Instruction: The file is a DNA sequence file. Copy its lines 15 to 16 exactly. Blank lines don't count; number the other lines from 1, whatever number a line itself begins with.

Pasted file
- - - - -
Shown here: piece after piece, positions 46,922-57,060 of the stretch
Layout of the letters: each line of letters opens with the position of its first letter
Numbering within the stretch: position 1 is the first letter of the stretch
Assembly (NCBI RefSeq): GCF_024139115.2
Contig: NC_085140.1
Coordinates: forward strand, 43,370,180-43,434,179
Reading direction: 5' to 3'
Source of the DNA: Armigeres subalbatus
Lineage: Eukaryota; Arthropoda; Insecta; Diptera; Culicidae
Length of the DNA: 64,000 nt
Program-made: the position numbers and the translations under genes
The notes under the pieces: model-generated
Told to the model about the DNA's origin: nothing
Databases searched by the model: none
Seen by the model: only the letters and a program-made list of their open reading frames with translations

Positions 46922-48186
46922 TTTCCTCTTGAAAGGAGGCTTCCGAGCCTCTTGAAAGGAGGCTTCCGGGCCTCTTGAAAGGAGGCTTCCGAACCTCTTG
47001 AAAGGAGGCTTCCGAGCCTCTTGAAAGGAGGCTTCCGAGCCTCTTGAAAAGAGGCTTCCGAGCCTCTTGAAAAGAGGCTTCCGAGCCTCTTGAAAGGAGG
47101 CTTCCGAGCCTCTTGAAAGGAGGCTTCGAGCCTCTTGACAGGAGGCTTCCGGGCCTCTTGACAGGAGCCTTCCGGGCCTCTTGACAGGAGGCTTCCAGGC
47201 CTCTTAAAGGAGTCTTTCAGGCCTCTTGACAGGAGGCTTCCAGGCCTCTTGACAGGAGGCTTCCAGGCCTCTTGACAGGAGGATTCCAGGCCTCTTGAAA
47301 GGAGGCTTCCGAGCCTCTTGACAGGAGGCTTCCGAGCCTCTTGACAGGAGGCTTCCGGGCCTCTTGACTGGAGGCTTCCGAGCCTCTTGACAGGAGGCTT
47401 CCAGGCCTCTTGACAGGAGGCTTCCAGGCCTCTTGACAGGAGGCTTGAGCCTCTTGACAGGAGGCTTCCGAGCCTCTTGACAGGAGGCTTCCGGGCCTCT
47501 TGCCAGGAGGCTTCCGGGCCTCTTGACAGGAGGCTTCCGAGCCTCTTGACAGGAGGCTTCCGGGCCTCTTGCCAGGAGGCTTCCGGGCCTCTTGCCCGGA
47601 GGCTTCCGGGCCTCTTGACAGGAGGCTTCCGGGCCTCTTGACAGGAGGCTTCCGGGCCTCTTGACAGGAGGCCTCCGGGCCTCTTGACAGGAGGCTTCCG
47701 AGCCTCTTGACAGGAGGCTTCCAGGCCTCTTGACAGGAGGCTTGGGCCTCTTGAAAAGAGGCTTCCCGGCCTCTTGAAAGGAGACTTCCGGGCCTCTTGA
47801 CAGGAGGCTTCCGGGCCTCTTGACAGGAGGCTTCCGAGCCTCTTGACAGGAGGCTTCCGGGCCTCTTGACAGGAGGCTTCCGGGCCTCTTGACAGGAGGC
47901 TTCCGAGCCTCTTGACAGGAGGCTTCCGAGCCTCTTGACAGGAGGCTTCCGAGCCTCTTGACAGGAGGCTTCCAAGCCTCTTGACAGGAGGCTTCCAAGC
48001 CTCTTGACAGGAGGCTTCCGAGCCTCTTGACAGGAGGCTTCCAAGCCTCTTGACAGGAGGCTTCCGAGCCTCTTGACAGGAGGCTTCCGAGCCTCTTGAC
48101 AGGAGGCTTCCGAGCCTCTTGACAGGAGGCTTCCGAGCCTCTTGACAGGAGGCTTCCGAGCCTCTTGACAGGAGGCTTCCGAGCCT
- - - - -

Seen by the model: only the letters and a program-made list of their open reading frames with translations

Positions 46922-48186